Rodney Ascher's 2012 documentary "Room 237" combined numerous conspiracy theories surrounding the meaning of Stephen King's "The Shining" into a compelling portrait of obsession. "The Nightmare," which explores the terrifying phenomena of sleep paralysis through the recollections of several people who suffer from it, takes a similar approach to unwrapping irrational fears. Cutting between various chilling anecdotes of sinister late night visions and horrifying reenactments, "The Nightmare" manages a tricky balance of visceral fright and sincere investigation. It's a rare non-fiction achievement that earns the ability to freak you out.
An opening title card announces Ascher's intent to reveal eight victims as they recall the forces that "wait for them in the darkness," which encapsulates the creepy, illustrative power of the ensuing 90-minutes. Unlike "Room 237," Ascher shows us his subjects as they discuss their nighttime encounters, though even in the talking head segments the eerie tone holds fast: Most of the interviews take place after hours, and some of them are in bedrooms, so that their stories never veer far from the realm where they're experienced. Ascher drew on a number of resources, including online testimonials, to find a diverse set of voices from locations ranging from New York and Kentucky to the United Kingdom. The resulting impression from their overlapping recollections is the eerie sense of connectivity between their visions.
Ascher brings their accounts to life with an impressive amount of special effects work that frequently turns "The Nightmare" into a bonafide horror movie. It doesn't take long to recognize the connective thread between several of his subjects, who frequently see variations on shadow figures slowly creeping towards them in the middle of the night. One menacing encounter includes the appearance of a demonic silhouette with bright red eyes and fangs growling awful threats as its victim lies helpless, unable to move. Another involves floating "blobs of black" threatening to assault their target. Several people recall seeing alien-creatures with bulbous skulls, and in one man's case, they're made of static. Not without its fair share of jump scares, the movie builds a tangible dread around each subject's experiences with its ghastly visuals. "Fear creates a substance," says one sleep paralysis subject, and "The Nightmare" effectively brings it to life.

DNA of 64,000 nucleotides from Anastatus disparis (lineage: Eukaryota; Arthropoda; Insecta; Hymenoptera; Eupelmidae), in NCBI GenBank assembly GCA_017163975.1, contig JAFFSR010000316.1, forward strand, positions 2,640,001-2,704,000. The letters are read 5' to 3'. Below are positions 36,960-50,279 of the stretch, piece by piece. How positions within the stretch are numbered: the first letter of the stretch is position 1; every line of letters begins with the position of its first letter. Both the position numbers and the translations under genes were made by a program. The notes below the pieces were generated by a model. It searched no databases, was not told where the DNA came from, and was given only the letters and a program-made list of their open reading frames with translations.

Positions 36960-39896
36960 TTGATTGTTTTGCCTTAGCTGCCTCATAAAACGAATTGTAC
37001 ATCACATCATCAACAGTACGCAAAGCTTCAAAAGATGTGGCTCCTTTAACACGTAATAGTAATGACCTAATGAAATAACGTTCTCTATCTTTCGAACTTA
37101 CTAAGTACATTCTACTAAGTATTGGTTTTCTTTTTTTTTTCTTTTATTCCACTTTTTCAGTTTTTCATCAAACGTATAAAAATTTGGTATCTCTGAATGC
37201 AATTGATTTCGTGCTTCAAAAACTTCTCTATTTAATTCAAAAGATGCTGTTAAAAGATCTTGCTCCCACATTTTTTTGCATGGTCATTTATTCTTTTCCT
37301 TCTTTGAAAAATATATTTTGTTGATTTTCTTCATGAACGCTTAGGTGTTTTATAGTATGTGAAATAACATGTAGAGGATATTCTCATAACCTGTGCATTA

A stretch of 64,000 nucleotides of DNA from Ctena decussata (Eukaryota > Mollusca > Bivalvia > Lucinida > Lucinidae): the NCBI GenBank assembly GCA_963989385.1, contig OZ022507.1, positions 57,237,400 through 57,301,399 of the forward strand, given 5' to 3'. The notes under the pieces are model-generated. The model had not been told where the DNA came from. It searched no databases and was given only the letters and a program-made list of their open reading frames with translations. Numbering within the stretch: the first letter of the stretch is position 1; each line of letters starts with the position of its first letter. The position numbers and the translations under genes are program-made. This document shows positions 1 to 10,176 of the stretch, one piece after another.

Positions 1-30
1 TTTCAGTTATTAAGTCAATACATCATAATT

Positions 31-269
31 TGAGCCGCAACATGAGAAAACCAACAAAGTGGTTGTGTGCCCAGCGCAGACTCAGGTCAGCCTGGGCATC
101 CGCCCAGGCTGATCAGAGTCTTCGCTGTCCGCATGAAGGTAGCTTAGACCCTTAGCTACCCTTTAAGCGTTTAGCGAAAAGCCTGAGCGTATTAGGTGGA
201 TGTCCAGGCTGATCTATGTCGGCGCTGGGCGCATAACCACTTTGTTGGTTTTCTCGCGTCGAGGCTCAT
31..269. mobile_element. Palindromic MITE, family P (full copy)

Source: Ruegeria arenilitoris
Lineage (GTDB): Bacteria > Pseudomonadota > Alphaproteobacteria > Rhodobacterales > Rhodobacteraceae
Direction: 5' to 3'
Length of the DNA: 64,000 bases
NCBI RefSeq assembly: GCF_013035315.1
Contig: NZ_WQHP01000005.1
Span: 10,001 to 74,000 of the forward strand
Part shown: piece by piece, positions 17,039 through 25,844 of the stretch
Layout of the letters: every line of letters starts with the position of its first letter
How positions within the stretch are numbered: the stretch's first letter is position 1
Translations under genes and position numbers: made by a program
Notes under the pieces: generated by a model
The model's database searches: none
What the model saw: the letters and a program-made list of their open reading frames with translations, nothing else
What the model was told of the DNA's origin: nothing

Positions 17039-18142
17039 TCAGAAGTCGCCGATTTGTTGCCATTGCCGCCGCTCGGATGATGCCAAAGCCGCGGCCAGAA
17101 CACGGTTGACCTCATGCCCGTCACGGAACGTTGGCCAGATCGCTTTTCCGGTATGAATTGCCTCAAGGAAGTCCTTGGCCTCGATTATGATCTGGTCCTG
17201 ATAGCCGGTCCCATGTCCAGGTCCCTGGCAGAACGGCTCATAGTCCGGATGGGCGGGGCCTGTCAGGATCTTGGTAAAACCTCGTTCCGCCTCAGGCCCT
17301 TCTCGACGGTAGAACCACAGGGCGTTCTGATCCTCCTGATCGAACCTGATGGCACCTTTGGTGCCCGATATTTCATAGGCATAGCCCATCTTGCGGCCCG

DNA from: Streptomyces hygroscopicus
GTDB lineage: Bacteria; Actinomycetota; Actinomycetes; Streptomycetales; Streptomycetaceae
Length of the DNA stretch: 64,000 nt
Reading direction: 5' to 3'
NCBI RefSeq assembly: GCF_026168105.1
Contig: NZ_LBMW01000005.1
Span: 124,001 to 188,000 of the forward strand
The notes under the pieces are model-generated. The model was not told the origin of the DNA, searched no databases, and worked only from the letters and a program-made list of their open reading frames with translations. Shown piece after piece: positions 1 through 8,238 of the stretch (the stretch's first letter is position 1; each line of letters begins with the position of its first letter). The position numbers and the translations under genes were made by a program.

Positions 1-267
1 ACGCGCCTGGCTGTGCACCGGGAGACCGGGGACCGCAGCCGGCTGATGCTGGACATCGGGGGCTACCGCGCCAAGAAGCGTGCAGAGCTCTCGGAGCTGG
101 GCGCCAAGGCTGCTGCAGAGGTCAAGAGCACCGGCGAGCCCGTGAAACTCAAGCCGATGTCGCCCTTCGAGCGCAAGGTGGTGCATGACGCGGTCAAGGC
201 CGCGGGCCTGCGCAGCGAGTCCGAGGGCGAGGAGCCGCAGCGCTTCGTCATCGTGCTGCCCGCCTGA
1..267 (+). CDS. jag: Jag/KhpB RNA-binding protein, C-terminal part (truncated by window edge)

Ascher uses a chapter-based approach to digging through the variations of encounters and the way each of his interviewees rationalizes them. The turning point arrives with a chapter entitled "Figuring This Out," when lifelong sleep paralysis victims decide to take the initiative and get to the bottom of their ailment. Their solutions, which range from religious awakening to pure acceptance, expand on the open-ended nature of the disorder: Everyone deals with fear on their own terms.
As an extension of that view, "The Nightmare" lacks any medical professionals or other prospects for analyzing the physiology behind these encounters. That prevents the movie from earning its scientific credentials, but Ascher still does plenty of detective work, including examples of sleep paralysis visions portrayed throughout art history — proof of its widespread ingredients.
At times, the editing strategies of "The Nightmare" can feel redundant, and Ascher's decision to occasionally show himself on camera speaking with his subjects distracts from their stories. Still, the collage-like approach — which also includes movie clips and abstract portrayals of visions set to dark backgrounds that wouldn't seem out of place in "Under the Skin" — makes it possible to remain thoroughly immersed in Ascher's haunting approach. "The Nightmare" hovers in a place between dreamlike sensations and reality, which grounds its focus.
The scariest part of "The Nightmare" stems from the implication that sleep paralysis holds viral possibilities — one man recalls how his partner began to share his delusions and resent him for them — and the possibility that anyone could encounter them. The scariest aspect of "The Nightmare" is its potential to inflict the malady on its audience, but it also mercifully advances toward the possibility of a cure.